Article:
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Exhibits and Displays in Hutchins Library

For information on Library display policies and permanent exhibits.

Four Paintings by Dr. Harold Adams hanging in the Hutchins Library Mezzanine

Berea College was the recipient of a gift of paintings and drawings by Harold Adams. Adam was a painter of note in the Minneapolis/St. Paul metro area, though the Berea College alumni office and his classmates knew him as an obstetrician.

As a deliverer of life, he delivered hundreds of babies over the span of his career.  Unfortunately, he contracted Hepatitis B during a birth and was told by doctors at May clinic that he had a limited time to live.  But rather than waiting for death to find him, he poured his spirit and energies into art.  He took art classes at MaCalester College and Hamline University and at the age of sixty-nine made the leap to obtain an MFA in Painting a the University of Minnesota-Minneapolis.

At seventy-two his hard work and schooling came to completion as he hung his MFA thesis show, "The Imagery of a Personal Pathology."  He said "I practiced medicine from the time I was thirty, but I've practiced art since I was six."  After years of being immersed in academic training, desire and commitment, his paintings directly relate to his life-threatening personal medical journey as he walked with death in hand.  His paintings are about specific medical crises, dark and confusing dreams, sickness, disappointment, healings and successes.  They are a mixture of sweat, love, pain, and despair.  Whatever the content of the work, the images are represented in broad experimental and abstract ways.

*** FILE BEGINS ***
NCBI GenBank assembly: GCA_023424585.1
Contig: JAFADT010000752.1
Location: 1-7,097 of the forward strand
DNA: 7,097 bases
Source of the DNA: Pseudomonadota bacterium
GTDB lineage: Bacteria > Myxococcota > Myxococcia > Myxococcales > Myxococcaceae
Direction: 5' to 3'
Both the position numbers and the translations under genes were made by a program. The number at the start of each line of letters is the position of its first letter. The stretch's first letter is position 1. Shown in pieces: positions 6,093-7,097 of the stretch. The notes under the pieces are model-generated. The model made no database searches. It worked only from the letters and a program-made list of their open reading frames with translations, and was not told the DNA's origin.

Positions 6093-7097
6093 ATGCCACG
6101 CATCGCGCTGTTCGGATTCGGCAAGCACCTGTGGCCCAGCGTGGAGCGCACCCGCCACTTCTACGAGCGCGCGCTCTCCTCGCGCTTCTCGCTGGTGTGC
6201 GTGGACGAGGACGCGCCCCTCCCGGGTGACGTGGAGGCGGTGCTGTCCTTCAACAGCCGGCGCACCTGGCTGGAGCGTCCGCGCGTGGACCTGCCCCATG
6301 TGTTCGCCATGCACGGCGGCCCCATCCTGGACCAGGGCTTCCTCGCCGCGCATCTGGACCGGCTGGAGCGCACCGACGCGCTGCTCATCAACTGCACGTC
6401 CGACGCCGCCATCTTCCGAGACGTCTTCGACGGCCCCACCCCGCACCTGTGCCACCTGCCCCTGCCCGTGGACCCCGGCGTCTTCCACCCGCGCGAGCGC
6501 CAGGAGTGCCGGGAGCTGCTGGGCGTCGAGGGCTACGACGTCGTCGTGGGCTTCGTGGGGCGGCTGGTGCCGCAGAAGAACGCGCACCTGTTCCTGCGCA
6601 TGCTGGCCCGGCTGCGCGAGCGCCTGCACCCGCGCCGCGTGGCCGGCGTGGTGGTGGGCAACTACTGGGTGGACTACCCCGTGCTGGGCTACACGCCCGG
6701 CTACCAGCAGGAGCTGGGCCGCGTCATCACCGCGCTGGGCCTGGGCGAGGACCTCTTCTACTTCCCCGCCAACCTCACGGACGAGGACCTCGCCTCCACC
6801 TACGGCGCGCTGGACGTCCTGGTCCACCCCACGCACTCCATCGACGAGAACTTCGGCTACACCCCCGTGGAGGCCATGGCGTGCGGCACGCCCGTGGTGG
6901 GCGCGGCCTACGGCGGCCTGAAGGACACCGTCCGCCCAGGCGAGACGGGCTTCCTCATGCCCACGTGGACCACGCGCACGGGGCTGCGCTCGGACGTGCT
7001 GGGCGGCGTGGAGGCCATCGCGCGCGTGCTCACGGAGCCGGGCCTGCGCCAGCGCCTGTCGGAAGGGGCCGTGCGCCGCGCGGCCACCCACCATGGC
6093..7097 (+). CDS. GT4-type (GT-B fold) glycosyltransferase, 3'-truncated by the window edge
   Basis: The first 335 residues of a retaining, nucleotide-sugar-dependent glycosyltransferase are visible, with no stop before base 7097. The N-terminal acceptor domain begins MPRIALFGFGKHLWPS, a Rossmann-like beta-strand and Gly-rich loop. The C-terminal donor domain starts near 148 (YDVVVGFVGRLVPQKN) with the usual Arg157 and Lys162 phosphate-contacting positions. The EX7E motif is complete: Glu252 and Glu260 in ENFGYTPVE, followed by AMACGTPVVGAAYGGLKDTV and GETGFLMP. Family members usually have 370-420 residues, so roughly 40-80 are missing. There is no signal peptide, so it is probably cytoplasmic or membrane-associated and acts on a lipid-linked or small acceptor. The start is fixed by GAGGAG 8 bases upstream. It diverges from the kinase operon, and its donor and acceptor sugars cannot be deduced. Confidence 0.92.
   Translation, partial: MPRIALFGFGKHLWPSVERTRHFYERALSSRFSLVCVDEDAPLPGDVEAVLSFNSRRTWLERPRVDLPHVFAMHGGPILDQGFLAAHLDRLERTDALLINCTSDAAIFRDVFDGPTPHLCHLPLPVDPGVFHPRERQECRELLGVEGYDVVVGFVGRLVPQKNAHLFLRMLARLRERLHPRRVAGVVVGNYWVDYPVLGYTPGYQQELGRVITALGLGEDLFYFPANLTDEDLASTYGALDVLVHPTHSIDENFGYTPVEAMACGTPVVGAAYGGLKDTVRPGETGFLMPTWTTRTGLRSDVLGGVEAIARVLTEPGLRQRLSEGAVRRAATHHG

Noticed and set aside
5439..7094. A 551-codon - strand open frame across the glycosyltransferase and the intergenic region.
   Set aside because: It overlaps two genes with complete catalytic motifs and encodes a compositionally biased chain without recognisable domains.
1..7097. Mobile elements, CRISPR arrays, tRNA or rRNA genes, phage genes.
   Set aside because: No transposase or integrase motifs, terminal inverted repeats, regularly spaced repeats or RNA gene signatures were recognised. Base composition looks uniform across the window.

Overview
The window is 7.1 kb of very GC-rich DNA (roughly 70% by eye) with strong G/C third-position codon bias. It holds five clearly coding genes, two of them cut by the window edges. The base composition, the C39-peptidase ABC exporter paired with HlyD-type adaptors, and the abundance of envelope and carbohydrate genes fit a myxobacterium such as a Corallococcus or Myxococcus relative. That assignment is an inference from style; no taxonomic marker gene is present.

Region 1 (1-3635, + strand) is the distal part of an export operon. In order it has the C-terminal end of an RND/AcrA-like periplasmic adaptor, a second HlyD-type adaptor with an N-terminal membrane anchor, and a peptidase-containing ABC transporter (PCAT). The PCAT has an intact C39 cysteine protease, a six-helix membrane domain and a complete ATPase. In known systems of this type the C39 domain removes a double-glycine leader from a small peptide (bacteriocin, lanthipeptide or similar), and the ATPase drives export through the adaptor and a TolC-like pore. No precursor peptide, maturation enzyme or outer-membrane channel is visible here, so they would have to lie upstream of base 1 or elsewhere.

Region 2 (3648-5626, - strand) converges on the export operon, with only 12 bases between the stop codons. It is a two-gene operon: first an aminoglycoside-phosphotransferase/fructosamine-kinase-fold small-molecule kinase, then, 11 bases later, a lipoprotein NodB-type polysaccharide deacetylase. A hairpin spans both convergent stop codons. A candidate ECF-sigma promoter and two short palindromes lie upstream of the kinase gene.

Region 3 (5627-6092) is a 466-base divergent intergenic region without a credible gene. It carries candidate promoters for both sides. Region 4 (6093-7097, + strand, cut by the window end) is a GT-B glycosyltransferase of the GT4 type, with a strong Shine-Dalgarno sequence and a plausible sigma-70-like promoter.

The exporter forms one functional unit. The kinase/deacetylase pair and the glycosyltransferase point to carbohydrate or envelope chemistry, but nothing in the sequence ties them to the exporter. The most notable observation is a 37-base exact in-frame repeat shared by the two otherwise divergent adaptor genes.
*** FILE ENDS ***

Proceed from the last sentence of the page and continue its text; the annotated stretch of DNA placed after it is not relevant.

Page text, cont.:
His technique is different: he applies various media in thick, multi-layers and collages.  He sands, scrapes, digs, layers and re-works "in the painting."  His symbolic forms and gestural brush work suggest urgency, purpose, entanglements, personal messages or private symbols.  He incorporates a sophisticated relationship between form and surface.  His paintings have a physicality and muscularity that does not transfer to photographs; nor do they imply his weakened physical energies.

His paintings represent the struggle between life and death, they represent his struggle.  Adam states "Only when I am painting or drawing do I not dwell on my future."  His major professor says of Adam "Harold is one of the most incredible human spirits that I have come to know.  I have learned far more from him that I supposedly dispensed to him.  Clearly he was the teacher."

Adams' paintings depict a very personal journey through the darkness and gravity of his illness, but through his journey he discovered the life altering grace and power of art.  He has said "Painting has become my oxygen, I cannot live without it."